Western Queens elected officials and public housing residents implored the Long Island City community last week to come forward with any information about the shooter of an Upper West Side man who was gunned down in front of a Queensbridge bodega earlier this month.
“We need to make sure the people who took his life are caught and taken off the street,” said City Councilman Jimmy Van Bramer (D-Sunnyside).
Police found 27-year-old Francisco Leal Feb. 9 at around 9:30 p.m. at the corner of 21st Street and 41st Avenue, across the street from the Queensbridge Houses, with a gunshot wound in his chest. Surveillance footage from the scene shows a man wearing a dark hoodie raising his hand in a firing motion and then fleeing.
Leal was taken to Mt. Sinai Hospital Queens, where he was later pronounced dead, police said.
“This is just one of the incidents of gun violence that have occurred here in and around Queensbridge and in the city,” Van Bramer said.
The councilman and other officials at the scene, as well as public housing officials, met at the corner where Leal was shot to ask any witnesses or those with information to come forward.
“Someone lost a child that night,” said April Simpson, president of the Queensbridge Residents’ Association. “That could be my child tomorrow. That could be your child tomorrow.”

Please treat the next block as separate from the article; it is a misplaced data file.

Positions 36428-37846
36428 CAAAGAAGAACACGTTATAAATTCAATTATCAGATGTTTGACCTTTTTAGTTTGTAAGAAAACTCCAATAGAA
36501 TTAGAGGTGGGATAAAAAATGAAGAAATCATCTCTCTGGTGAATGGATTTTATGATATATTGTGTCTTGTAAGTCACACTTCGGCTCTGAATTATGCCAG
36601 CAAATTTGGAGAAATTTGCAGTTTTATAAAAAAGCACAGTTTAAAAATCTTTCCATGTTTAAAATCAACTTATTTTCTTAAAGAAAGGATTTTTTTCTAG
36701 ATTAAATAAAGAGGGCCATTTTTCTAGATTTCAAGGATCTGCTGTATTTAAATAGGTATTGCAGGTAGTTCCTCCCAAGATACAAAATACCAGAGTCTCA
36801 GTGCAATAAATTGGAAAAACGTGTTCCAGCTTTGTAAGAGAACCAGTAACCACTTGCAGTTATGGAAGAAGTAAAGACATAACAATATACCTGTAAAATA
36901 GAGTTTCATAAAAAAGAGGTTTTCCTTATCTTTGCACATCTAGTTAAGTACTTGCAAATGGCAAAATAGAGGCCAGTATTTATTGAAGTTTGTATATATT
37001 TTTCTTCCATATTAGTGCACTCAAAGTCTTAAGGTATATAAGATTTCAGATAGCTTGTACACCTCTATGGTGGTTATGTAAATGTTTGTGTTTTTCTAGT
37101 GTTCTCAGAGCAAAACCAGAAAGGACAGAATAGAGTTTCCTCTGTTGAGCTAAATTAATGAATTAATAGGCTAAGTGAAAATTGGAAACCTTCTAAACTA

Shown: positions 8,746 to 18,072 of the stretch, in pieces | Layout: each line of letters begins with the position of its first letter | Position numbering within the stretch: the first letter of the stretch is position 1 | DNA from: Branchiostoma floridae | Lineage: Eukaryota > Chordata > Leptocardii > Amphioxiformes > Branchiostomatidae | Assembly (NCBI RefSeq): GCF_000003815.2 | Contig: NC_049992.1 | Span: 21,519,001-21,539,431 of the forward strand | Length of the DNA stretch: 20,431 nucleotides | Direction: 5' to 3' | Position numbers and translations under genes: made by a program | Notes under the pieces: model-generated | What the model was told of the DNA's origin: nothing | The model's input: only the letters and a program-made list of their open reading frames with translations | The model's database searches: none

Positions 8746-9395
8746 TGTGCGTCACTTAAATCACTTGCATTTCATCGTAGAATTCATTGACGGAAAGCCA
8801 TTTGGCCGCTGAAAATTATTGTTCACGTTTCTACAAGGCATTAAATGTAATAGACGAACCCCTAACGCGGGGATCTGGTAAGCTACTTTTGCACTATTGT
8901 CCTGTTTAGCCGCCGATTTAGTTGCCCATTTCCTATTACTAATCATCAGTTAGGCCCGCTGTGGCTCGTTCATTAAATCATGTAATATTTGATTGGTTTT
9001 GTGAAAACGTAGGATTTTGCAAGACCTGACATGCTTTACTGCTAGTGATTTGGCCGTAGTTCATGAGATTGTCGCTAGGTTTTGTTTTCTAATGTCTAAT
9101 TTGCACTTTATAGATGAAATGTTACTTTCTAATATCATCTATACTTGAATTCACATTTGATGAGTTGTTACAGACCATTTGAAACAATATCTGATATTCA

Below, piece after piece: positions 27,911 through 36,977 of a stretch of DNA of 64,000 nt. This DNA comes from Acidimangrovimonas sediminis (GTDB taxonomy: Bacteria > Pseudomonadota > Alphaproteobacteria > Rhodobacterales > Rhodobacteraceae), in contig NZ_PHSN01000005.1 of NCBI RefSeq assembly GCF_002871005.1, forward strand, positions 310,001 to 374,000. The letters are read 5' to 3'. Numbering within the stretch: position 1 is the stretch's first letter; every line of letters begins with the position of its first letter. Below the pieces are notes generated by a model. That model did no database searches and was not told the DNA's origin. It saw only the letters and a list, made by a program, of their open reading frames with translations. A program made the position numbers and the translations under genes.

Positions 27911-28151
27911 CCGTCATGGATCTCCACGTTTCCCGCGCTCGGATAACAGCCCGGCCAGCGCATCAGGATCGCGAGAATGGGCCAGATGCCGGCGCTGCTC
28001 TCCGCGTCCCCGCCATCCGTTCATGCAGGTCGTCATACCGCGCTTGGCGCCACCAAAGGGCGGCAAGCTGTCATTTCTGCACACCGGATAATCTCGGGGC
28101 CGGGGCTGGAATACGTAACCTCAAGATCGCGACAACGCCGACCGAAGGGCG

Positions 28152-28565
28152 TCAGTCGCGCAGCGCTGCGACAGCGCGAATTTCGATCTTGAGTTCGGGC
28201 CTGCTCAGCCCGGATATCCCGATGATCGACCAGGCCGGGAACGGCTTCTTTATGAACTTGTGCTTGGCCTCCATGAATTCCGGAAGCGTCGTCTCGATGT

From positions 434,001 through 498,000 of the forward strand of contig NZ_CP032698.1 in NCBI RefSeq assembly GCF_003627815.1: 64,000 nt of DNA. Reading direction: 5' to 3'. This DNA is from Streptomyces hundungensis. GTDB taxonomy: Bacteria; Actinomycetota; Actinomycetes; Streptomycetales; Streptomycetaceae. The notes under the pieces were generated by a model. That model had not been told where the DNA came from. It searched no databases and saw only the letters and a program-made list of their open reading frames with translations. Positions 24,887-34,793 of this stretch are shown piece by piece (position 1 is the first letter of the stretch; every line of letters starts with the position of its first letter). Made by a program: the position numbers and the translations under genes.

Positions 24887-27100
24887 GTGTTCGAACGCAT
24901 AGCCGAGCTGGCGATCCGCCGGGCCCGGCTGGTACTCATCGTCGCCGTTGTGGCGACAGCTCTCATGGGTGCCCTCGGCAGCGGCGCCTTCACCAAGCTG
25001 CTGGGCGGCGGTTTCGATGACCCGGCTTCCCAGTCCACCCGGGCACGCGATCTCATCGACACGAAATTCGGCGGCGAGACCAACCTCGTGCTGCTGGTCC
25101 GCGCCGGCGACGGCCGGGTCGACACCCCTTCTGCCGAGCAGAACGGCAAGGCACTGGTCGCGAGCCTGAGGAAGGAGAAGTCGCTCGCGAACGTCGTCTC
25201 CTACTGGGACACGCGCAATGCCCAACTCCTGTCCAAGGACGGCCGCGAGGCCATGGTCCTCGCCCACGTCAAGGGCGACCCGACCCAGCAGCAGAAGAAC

While New York state recently passed a package of bills giving the state the strongest gun control laws in the nation, state Sen. Jose Peralta (D-East Elmhurst) said microstamping, a technology which imprints markings on a bullet to allow it to be traced to the gun from which it was fired, would be an additional help to police.
“We still need to make it easier for law enforcement to put murderers in jail,” Peralta said.
Bishop Mitchell Taylor, founder of the East River Development Alliance, which runs programs to better the lives of public housing residents, said gun violence cannot be considered a natural byproduct of the projects. He also said illegal guns need to be stopped from coming into New York from other states.
“These guns don’t just grow up in the projects,” Taylor said. “Someone is taking the guns here.”
Marion Jeffries, president of the Astoria/Long Island City branch of the NAACP, said more establishments and activities need to be available for young people so they do not get sucked into the world of gun violence.
“When families are destroyed, communities are destroyed,” she said. “This has to stop.”
Those with information should contact CrimeStoppers by calling 1-800-577-TIPS or by visiting nypdcrimes
Reach reporter Rebecca Henely by e-mail at rhenely@cn
©2013 Community News Group
By submitting this comment, you agree to the following terms:
You agree that you, and not TimesLedger.com or its affiliates, are fully responsible for the content that you post. You agree not to post any abusive, obscene, vulgar, slanderous, hateful, threatening or sexually-oriented material or any material that may violate applicable law; doing so may lead to the removal of your post and to your being permanently banned from posting to the site. You grant to TimesLedger.com the royalty-free, irrevocable, perpetual and fully sublicensable license to use, reproduce, modify, adapt, publish, translate, create derivative works from, distribute, perform and display such content in whole or in part world-wide and to incorporate it in other works in any form, media or technology now known or later developed.